'You can stay here' he announces. How touching, how terrifying. I try to decline but I seem to have forgotten how. My dry squeak is promptly drowned by the Xray guy calling another customer. Next thing we know, we're marching behind the tiny nurse to the Pediatric Ward, where beds were found for us. There we spend the night. Lights are being turned on and off constantly as new people are admitted: a crying baby; a kid with a gastric complaint; their loud relatives. When the baby doesn't wake up for another cry, the gastric complaint needs another trip to the loo, dragging a whole IV stand with him, turning lights on and asking the mother to bring his Teddy along. The TV is on the whole time, showing soap operas at midnight, horror films at 3am and not-so-soft porn at five. Kira wakes up at six and shouts: 'Where are we?' She distracts the Gastric Complaint from his porn induction. 'Shhh. At the hospital, baby. It's OK, go back to sleep.' 'I don't like it here!' she announces and immediately gets the Gastric Complaint's undivided attention. He's a sweet kid.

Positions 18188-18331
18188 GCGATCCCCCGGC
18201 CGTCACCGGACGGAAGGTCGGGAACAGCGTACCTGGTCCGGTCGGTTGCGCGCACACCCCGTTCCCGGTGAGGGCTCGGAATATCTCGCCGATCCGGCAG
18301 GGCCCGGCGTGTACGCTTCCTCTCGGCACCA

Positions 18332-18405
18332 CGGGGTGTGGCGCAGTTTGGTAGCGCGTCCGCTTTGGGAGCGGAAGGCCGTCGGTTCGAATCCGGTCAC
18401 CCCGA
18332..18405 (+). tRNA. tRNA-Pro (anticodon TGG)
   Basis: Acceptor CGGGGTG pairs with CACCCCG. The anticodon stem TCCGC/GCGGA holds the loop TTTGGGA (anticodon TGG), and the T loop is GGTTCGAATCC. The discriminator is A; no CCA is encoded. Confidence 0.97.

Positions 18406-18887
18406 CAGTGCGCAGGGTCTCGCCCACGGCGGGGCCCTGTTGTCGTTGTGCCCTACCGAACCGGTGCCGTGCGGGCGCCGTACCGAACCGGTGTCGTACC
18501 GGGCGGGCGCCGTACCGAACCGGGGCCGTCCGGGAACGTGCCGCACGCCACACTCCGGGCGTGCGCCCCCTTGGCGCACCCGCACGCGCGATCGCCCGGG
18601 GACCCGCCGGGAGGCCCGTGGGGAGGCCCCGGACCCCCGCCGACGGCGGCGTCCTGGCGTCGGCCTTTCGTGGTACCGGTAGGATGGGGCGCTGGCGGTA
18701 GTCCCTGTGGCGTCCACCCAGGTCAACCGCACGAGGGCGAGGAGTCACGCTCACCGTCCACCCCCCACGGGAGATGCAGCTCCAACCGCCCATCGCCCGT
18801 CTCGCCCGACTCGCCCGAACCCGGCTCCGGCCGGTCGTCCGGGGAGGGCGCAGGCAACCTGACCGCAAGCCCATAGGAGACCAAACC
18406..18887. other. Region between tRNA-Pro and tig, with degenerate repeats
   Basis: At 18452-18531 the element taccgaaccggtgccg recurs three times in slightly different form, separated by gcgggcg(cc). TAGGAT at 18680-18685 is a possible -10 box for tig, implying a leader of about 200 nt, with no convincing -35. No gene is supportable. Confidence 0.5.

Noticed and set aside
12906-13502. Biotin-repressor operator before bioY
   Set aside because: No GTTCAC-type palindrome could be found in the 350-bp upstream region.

Two hours later it's his turn to have Kira's undivided attention; by now we're all awake and the nurse is inserting a suppository into his bum while the entire ward pretends not to watch. Kira is fascinated. There's a running commentary and lively discussion about how long he should / could wait before he goes to the loo. The discussion continues long after he's dragged his IV to the loo and breakfast's been served.

The little nurse goes off duty, but not before stopping at every bedside to offer her best wishes to patients and parents. The next nurse is just as friendly. Hey, once someone's put a brick through the TV, this place would be almost bearable. In the circumstances, I don't remember ever waking up Happier: because we're leaving, filing behind the Most-Handsome(-and-He-Knows-It) Ambulance Driver in Portugal.

I am to follow the Most Handsome in my car, along the motorway (first time ever on a motorway, yeeey) in the kind of driving rain that is known to have drowned herds of wildebeest standing. Double yeeey. He assures me he'll go slow and easy. I assure him that's how I like it.